Descendant of hanged woman pleased with outcome of event

Tara
Tara Bradbury
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Mary Snow plans book on great-great-grandmother

Mary Snow, a CNN news anchor, is the great-great-granddaughter of the last woman hanged in Newfoundland. She was interested in the outcome of Catherine Snow's mock retrial in St. John's this week. — Submitted photo

The great-great-granddaughter of the last woman hanged in Newfoundland says she's amazed by the contemporary interest in the case, and pleased there is so much doubt in her ancestor's guilt.

Mary Snow, a CNN news anchor, has been following the story of Catherine Snow's mock retrial from her home in New York. Thursday evening, the Newfoundland and Labrador Historical Society organized a public event with Supreme Court judges Seamus O'Regan and Carl Thompson as well as defence lawyer Rosellen Sullivan, examining how Catherine's murder accusation was handled in 1833 and how it likely would have been tackled under today's laws.

After a review of the evidence and trial, the audience - about 400 people, including judges, lawyers, historians, politicians and others - acted as jurors in the case, voting overwhelmingly in favour of Catherine's innocence.

Just four jurors felt she was guilty, while a number of them indicated they didn't have enough evidence to convict or acquit her.

"To see that there is so much doubt that this woman did anything wrong is amazing," Mary told The Telegram Friday. "There's been a stain on her name and there have been generations that have been living in shame; nobody wanted to be associated with her. It's fascinating to see the interest, so many years later."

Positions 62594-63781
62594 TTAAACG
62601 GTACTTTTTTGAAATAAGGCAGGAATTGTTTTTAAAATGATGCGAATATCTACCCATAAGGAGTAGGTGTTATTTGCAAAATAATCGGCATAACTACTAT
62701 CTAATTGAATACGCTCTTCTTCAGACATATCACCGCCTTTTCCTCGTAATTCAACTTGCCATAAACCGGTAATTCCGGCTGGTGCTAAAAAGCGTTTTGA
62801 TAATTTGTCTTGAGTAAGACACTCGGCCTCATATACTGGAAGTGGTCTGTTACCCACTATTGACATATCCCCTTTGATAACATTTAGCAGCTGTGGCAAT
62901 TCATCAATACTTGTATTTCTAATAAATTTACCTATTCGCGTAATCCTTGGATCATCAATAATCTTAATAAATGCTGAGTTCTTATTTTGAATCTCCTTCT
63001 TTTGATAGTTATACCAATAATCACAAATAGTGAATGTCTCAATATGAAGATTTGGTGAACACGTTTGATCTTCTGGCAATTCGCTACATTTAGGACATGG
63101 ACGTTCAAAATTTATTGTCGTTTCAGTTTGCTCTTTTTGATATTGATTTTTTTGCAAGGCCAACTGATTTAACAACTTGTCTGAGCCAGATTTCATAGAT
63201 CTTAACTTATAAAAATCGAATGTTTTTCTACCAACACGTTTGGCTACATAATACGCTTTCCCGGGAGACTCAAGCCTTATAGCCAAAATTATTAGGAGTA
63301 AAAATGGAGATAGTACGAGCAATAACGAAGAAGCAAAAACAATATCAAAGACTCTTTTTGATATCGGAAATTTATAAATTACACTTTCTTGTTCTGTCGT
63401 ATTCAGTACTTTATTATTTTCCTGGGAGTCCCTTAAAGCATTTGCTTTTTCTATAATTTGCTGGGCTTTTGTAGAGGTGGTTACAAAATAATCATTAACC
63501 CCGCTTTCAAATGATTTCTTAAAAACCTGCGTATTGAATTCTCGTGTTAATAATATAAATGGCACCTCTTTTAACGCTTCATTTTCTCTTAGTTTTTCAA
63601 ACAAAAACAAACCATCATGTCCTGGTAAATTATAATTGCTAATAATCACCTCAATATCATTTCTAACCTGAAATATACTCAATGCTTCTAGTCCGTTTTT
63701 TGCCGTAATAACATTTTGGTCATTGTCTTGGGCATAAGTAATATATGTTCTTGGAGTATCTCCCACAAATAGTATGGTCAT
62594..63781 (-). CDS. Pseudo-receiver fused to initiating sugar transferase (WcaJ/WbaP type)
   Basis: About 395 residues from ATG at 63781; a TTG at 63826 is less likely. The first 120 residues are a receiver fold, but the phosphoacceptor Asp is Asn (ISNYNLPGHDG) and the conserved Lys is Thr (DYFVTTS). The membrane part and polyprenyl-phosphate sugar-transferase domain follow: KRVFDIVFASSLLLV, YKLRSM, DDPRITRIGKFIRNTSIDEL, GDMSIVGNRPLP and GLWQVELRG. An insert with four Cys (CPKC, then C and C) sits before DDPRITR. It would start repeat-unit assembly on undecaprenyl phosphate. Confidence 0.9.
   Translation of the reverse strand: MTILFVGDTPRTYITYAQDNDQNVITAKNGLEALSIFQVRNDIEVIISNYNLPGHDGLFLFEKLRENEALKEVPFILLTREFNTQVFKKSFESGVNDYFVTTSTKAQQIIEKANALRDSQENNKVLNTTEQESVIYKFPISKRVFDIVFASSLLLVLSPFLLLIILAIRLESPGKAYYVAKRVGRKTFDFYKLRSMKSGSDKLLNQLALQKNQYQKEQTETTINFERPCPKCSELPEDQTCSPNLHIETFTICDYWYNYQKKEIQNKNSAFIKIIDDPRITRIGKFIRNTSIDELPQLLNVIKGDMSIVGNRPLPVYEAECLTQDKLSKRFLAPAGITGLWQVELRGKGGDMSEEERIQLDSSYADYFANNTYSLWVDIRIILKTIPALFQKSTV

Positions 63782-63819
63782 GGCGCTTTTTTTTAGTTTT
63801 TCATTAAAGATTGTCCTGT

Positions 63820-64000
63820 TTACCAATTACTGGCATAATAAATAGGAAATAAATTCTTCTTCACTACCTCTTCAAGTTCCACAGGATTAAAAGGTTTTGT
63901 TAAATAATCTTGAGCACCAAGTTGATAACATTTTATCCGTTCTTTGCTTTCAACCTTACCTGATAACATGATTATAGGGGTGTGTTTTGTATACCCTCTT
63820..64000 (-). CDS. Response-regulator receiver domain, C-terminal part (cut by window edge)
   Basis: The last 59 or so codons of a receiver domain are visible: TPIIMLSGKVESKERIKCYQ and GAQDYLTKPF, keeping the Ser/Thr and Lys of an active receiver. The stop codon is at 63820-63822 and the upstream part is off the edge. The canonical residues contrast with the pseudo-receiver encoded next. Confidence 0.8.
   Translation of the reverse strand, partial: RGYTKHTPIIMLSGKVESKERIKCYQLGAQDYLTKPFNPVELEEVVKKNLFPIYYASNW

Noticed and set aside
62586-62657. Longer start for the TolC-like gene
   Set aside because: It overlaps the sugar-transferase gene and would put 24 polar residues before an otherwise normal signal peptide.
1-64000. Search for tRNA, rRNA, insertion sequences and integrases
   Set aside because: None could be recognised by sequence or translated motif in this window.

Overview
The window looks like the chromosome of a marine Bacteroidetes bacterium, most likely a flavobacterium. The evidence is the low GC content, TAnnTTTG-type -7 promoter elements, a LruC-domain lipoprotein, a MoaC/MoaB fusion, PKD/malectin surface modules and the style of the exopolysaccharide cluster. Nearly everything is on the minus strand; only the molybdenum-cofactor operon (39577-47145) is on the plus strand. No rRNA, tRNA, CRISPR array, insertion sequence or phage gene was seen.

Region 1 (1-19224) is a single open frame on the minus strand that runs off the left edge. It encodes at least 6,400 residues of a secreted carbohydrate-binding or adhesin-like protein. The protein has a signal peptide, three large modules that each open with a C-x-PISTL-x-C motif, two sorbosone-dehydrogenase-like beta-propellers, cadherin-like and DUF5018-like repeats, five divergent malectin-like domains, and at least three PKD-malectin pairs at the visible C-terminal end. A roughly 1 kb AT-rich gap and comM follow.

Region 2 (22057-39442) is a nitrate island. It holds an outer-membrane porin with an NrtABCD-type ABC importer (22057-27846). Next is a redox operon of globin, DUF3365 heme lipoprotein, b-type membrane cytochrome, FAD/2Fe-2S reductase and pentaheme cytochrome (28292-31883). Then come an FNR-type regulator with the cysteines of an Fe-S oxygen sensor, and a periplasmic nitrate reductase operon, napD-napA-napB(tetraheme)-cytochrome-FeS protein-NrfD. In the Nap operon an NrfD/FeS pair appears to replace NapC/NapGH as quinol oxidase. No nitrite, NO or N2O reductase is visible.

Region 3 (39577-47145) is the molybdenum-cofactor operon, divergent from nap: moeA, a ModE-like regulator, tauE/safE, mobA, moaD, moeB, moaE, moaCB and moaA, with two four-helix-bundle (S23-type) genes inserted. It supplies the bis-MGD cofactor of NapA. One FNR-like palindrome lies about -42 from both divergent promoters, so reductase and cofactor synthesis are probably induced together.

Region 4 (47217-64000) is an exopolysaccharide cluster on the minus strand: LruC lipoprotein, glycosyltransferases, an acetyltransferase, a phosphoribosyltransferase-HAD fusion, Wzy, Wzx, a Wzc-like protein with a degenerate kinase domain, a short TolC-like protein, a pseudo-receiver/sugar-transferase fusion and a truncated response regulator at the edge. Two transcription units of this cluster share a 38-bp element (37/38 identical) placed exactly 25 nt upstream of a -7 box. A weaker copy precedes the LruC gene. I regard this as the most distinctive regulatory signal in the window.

Catherine Snow (nee Mandeville) was charged with the murder of her husband, John Snow, in Salmon Cove, after he went missing in August 1833. His body was never located, although blood was found on his fishing stage. Also charged were Catherine's first cousin, Tobias Mandeville - with whom she was having an affair - and Arthur Spring, one of her servants.

While Mandeville and Spring both confessed to having participated in the murder (neither of their confessions verified in court), each pointed to the other as the one who shot John Snow. Spring said Catherine had incited them to murder her husband, although the only evidence against her was circumstantial. Catherine maintained her innocence to the very end, when she was convicted of murder and gave her last words, standing at the gallows on July 21, 1834: "I was a wretched woman, but I am as innocent of any participation in the crime of murder as an unborn child," she said.

Mandeville and Spring were also hanged, shortly after the trial. Catherine, who was found pregnant during the trial, was given a reprieve until her baby boy was born. A movement to keep her from being hanged failed.

Mary, whose grandfather was born in Newfoundland and moved to the United States as a child, came to St. John's a couple years ago, researching Catherine's case. Before her father died, she said, he researched the family tree and had written a small book for the family about their heritage. Mary is hoping to complete the research and write a book of her own.

"It was shocking, to say the least," Mary said of the moment she learned her great-great-grandmother had been deemed a murderess. "I've always been so intrigued by the story, and as the mock trial showed (Thursday) might there were always so many questions about whether she had anything to do with it. Also, we're related to John Snow, so why was he murdered, or did he die in an accident? Was this an accidental death, and with all this circumstantial evidence people rushed to judgment?"

Mary's been to the provincial archives and has pored over news articles from the time, editorials, books and other documents. Many of the court documents, written by hand, were destroyed by fire, and there's no tombstone to visit, she said, making research challenging.